A Dancing, Shifting Architecture Installation Opens in Queens

A profile of SO-IL, the lean, mean firm behind the P.S.1 courtyard installation, this summer’s hottest architecture project.


Pole Dance, a giant installation in the courtyard of MoMA P.S. 1 in Queens opens this weekend, June 27, and the following weekend, it’ll become the splashy backdrop for the museum’s legendary series of open-air dance parties.


For the firm that desgined it, SO-IL, it presents a shot at the big time–an attention grabbing stage for a tiny firm that operates lean and mean.

Jing Liu and her husband Florian Idenburg started SO-IL (short for Solid Objectives Idenburg Liu) in 2008. That might have been the worst time the last 50 years to start an avant-garde architecture studio. But never knowing cushier times has been an odd blessing. The couple works out of a small, sunny studio in Dumbo, Brooklyn, with three full-time staff and a few interns.

With a fixed budget of $85,000, the P.S.1 project creates maximum drama at minimum cost. The installation is comprised of a giant net, supported by a 12×12 grid of 25-foot metal poles that are connected again with bungee cords. The net holds dozens more oversized yoga balls, and the poles themselves bob and sway, causing the balls roll around and the net to ripple and change shape. Below, for lounging, there’s hammocks and pulls that tug on the poles, and a system of misters  to keep people cool and rain-collecting plants that gather up run-off water.

“If they want to innovate, architects need to take more responsibility for budget and scope,” says Idenburg of his profession. The materials were sourced from the internet–and specifically,, a business-to-business trading site that covers 240 countries and works like a for manufacturers. And after the installation is done, the parts will be reused: A tourist from Jamaica who was visiting the museum already has dibs on the massive net. She’ll used it to catch the papayas dropping from trees in the garden of the hotel she owns. The yoga balls that glide along the top of the net will be distributed to workers who helped build the project, and the anchors for the poles might return to their intended function of supporting windsurfing masts.


Up Next
SO-IL has another big upcoming project for Kukje Gallery in Seoul, Korea, which will open in the fall of 2011 and showcases just as much ingenuity–it, too, should grab attention with a shimmering, shape-shifting design.

The entire new gallery will be wrapped in a stainless steel chain-link mesh, similar to the New Museum in New York, which Idenburg had worked on as a staffer for the Tokyo-based firm SANAA. Unlike the New Museum, the mesh around Kukje Gallery will be flexible. Think chainmail worn by medieval knights: The building’s surface will undulate in the wind and change in the light.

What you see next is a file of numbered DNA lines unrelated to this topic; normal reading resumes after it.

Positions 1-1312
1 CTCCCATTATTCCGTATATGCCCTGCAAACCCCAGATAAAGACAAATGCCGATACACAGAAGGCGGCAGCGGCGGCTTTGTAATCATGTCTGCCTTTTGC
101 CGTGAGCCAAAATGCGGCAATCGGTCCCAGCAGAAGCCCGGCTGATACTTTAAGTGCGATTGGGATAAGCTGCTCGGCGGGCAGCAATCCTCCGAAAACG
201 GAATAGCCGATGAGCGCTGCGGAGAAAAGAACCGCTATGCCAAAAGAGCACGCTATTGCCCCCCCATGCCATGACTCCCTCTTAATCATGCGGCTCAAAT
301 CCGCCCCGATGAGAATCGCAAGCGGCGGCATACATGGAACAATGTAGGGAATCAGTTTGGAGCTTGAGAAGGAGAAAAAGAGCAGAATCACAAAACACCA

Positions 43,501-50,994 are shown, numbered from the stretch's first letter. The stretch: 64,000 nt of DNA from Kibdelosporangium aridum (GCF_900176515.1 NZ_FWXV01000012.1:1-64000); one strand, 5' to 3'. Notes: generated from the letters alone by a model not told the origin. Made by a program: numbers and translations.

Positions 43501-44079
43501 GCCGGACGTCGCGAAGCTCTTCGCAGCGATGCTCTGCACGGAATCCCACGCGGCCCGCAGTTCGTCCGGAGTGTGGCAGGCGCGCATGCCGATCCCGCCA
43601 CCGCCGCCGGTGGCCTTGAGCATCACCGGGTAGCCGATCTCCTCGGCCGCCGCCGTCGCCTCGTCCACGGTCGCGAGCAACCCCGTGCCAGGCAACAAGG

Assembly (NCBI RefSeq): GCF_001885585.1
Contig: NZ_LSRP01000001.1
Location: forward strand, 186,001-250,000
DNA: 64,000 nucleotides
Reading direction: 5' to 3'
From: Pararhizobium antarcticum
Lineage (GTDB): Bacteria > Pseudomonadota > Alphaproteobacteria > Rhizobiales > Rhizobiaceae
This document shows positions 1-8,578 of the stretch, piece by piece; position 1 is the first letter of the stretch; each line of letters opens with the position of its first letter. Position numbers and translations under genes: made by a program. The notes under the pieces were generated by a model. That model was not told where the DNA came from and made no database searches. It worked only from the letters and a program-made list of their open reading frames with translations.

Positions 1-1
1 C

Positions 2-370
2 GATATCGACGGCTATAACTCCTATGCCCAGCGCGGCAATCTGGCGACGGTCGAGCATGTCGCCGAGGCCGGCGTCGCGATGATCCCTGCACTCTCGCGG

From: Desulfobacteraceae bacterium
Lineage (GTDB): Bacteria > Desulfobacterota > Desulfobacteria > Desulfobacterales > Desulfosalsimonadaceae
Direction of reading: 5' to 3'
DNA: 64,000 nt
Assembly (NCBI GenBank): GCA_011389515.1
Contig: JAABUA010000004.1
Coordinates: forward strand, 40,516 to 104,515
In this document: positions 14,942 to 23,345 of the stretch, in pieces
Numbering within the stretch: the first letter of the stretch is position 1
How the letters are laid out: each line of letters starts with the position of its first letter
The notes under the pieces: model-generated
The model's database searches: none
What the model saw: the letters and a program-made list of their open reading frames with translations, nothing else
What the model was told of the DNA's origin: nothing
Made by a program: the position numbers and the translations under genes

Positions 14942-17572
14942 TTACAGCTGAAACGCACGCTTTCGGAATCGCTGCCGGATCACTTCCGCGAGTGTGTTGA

You’ve Got Mail?

Where do you get oversized chainmail for a 2,000-square foot building? The search set Idenburg and Liu on a globe-scouring search which started, once again, at Alibaba. “We took an intentionally naïve approach,” says Liu, of the decision to float their product specs to Alibaba’s global network of manufacturers. After putting out the call, they got back about 100 responses. Liu recollects, “About 90 said ‘not possible.’ But 10—maybe equally naïve companies—said they could do it.” Two of these companies sent SO-IL viable samples.

Idenburg and Liu wanted to meet the top contender in Anping, a city in northern China not far from Beijing. Upon arrival at the company’s “headquarters,” they found a dirt courtyard, some free-range chickens, and a one-man production team sitting outside welding each individual chain link by hand. To generate the roughly 600,000 links they needed on time, they needed the machinery of mass production. After some hunting, the couple found a local manufacturer–helped by the fact that Anping is apparently the global center of chain link production. (Who knew!)


A chain-link covered model of the Kukje Gallery in SO-IL’s office gives an idea of the building’s final form: a cloud with endless silver linings. The image aptly represents SO-IL’s history to date. While they’ve found success in a down economy, they’ve been both adept and lucky at converting disappointments into opportunities. A house they designed for legendary graphic designer Ivan Chermayeff was put on hold during the recession, but with Chermayeff’s blessing SO-IL posted the video they made about the project on Vimeo; someone saw it and is now talking to SO-IL about designing a similar residence. The firm entered a competition to design student housing in Greece and lost, but a potential client saw their entry and liked the concept so much that SO-IL has been commissioned to design a bigger version of their idea across the street from the original site in Athens.

“Getting new work is a bit like a tumbleweed,” says Idenburg, “You’re not exactly sure where you’re going but you pick up things along the way.” But the firm can now be more selective in its work than the tumbleweed metaphor might suggest.  Combine that with a talent for resourcefulness, and the result is a small firm that operates like a global one.

[Photographs of Pole Dance by Iwan Baan; other images courtesy SO-IL]

About the author

Molly Heintz is the contributed content editor for Co.Design. She is a co-founder of the editorial consultancy Superscript, where she has collaborated on strategy and writing projects for a range of organizations, including Rockwell Group, Pentagram, the Museum of Modern Art, and the Museum of Arts and Design, and the Venice Architectural Biennale. Prior to launching Superscript, Molly led publications and communications at the architecture firms of Gensler and Rockwell Group and was a fellow at the Philip Johnson Glass House